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Airline disruptions rise Friday creating weekend problems


Flight disruptions rising Friday just after airline passengers faced one of the worst days for flight cancellations in the past month, according to FlightAware.

As of 11:00 p.m. Friday, there were already over 26,000 delayed flights in, out of and across the U.S. and more than 2,800 cancellations, according to data from the flight tracking website. FlightAware provides live flight delay and cancellation statistics. 

American Airlines is canceling about 270 flights — more than 7% of its schedule. 

Total cancellations for flights in, out of and across the U.S. rose to 1,248 on Thursday, which was the second-worst day for flight cancellations in the last month alone, according to FlightAware spokesperson Kathleen Bangs.  

OVER 6K FLIGHTS DELAYED TUESDAY AS AIRLINE INDUSTRY WOES PERSIST

The number was slightly down from July 25 — the highest number of cancellations within the last month — when 1,303 flights were scrapped.

United flight board

Travelers check departure screens at O’Hare International Airport in Chicago, Thursday, Dec. 30, 2021. (AP Photo/Nam Y. Huh / AP Newsroom)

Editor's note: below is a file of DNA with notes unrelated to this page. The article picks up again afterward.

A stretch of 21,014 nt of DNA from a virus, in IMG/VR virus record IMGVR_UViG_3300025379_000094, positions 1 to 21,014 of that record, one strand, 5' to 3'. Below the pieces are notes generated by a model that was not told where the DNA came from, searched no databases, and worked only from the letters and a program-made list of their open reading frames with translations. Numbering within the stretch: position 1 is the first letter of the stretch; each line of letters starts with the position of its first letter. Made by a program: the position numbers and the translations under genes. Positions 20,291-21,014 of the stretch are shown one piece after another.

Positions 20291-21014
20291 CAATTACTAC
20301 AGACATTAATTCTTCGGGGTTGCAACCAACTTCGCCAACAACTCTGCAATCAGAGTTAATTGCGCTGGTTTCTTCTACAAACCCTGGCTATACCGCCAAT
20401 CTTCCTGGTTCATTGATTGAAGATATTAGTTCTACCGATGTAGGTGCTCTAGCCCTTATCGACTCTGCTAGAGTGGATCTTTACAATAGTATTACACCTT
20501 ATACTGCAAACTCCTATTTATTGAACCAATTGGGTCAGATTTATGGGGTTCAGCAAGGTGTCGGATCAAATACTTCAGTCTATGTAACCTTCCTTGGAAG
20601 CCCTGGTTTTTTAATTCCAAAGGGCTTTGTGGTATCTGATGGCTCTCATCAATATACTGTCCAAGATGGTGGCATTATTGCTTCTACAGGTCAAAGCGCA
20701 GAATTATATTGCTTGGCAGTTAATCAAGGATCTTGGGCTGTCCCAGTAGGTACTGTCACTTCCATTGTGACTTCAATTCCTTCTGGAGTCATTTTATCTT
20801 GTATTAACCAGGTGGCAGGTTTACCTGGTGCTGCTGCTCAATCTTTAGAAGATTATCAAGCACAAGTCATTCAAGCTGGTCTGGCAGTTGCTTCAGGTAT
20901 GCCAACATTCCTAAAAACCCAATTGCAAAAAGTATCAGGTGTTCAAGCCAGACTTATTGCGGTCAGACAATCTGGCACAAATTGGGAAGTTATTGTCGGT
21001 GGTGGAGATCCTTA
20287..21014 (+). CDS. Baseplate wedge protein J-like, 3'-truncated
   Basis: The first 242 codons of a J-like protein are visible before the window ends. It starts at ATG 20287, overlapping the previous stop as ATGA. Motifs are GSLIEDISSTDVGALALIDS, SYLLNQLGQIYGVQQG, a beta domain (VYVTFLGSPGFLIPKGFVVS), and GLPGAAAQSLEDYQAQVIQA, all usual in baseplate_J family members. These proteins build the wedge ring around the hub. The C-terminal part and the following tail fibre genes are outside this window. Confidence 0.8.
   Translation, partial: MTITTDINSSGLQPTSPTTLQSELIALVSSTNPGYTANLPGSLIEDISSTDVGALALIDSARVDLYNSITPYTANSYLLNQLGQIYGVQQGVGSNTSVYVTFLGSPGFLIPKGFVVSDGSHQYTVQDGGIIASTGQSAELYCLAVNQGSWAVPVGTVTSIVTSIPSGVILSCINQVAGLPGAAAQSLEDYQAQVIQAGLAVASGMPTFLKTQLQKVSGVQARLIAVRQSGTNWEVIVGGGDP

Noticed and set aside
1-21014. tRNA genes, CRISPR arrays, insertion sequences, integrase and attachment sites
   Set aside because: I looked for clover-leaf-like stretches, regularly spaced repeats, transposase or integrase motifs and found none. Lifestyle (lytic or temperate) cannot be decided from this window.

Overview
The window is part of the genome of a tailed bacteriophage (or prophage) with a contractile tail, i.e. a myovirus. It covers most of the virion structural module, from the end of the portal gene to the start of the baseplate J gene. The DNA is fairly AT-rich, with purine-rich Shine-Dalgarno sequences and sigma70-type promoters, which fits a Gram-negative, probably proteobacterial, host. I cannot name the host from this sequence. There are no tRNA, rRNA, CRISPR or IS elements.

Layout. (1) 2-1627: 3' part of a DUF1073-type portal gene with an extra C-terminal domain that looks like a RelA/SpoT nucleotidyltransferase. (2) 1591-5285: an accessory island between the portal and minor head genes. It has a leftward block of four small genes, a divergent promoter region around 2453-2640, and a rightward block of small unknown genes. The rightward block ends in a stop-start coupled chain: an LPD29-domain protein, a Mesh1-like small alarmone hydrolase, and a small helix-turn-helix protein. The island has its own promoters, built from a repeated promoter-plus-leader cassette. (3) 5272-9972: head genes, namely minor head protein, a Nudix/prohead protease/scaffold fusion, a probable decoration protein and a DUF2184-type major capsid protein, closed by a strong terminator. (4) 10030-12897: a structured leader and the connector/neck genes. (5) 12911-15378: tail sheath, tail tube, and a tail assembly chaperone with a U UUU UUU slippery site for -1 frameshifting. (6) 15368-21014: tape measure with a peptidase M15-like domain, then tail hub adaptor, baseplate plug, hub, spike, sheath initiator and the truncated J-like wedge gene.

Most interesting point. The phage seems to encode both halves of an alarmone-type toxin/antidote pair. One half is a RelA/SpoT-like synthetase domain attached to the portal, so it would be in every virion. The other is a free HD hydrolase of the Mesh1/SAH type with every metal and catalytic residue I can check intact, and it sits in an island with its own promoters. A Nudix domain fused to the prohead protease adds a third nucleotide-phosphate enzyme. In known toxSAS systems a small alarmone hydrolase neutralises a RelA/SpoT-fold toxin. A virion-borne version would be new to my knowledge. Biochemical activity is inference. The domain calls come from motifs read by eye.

Thursday’s disruptions didn’t stop there. According to the data, there were also 8,225 delays for flights in, out of, and across the United States. 

Southwest Airlines led U.S. passenger carriers with the most disruptions Thursday, which the air carrier says were caused by “weather-related challenges in Phoenix and the Northeast.”

FLIGHT CANCELLATIONS, DELAYS PUT AMERICANS’ TRUST IN AIRLINES TO THE TEST

“We’re working to get our customers to their destinations safely and as quickly as possible,” a spokesperson for Southwest told FOX Business.  

This comes after a summer of continued flight delays and cancellations across the entire industry as demand ramped up to pre-pandemic levels. 

flight board

A canceled flight on the departures board at Ronald Reagan Washington National Airport, Wednesday, Dec. 29, 2021, in Arlington, Va.  (AP Photo/Alex Brandon / AP Newsroom)

Bad weather can quickly snarl air traffic during the summer, but the industry has also been facing significant staffing shortages.

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Airlines have been working around the clock to counter these issues, including ramping up hiring and training. Alaska promised passengers earlier this summer that it “should be back to flying a reliable and well-staffed operation” by July. 

Delta CEO Ed Bastian also told analysts last month that the airline has invested in measures to restore its “operational integrity, including earlier boarding procedures and operational buffers.” 

The Associated Press contributed to this report. 



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